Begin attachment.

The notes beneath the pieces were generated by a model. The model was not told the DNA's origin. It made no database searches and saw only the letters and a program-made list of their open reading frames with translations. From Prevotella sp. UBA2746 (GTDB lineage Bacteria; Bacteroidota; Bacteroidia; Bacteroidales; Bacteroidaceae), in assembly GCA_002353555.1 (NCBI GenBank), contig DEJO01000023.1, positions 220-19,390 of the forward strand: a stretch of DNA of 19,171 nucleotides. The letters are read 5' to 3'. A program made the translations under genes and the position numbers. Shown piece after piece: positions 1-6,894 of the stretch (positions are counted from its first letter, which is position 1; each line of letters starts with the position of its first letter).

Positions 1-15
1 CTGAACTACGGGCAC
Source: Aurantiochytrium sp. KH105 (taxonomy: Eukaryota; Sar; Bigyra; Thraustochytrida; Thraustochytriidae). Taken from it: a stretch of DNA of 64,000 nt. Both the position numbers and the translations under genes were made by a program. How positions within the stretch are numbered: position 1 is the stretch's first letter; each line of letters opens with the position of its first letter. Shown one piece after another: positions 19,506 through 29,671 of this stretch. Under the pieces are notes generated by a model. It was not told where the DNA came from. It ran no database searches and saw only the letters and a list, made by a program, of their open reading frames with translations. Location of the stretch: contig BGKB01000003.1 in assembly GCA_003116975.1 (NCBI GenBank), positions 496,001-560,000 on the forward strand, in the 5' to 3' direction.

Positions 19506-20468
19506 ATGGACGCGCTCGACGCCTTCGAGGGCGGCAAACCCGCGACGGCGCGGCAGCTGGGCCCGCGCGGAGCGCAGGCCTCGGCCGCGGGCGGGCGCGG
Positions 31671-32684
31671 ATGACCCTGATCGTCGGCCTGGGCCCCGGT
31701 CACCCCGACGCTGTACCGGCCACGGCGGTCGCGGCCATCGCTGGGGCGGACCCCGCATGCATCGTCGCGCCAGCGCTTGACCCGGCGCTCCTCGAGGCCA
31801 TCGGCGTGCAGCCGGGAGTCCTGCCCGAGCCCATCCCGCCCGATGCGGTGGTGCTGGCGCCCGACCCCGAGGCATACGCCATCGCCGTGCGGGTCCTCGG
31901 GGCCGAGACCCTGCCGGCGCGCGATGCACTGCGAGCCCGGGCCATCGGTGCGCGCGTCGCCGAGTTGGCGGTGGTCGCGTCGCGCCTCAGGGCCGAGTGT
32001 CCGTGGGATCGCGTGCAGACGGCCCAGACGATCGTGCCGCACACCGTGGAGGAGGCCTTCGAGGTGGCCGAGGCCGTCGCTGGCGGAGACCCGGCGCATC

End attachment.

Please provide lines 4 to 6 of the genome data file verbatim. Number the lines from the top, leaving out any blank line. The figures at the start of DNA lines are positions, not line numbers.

Source: Aurantiochytrium sp. KH105 (taxonomy: Eukaryota; Sar; Bigyra; Thraustochytrida; Thraustochytriidae). Taken from it: a stretch of DNA of 64,000 nt. Both the position numbers and the translations under genes were made by a program. How positions within the stretch are numbered: position 1 is the stretch's first letter; each line of letters opens with the position of its first letter. Shown one piece after another: positions 19,506 through 29,671 of this stretch. Under the pieces are notes generated by a model. It was not told where the DNA came from. It ran no database searches and saw only the letters and a list, made by a program, of their open reading frames with translations. Location of the stretch: contig BGKB01000003.1 in assembly GCA_003116975.1 (NCBI GenBank), positions 496,001-560,000 on the forward strand, in the 5' to 3' direction.

Positions 19506-20468
19506 ATGGACGCGCTCGACGCCTTCGAGGGCGGCAAACCCGCGACGGCGCGGCAGCTGGGCCCGCGCGGAGCGCAGGCCTCGGCCGCGGGCGGGCGCGG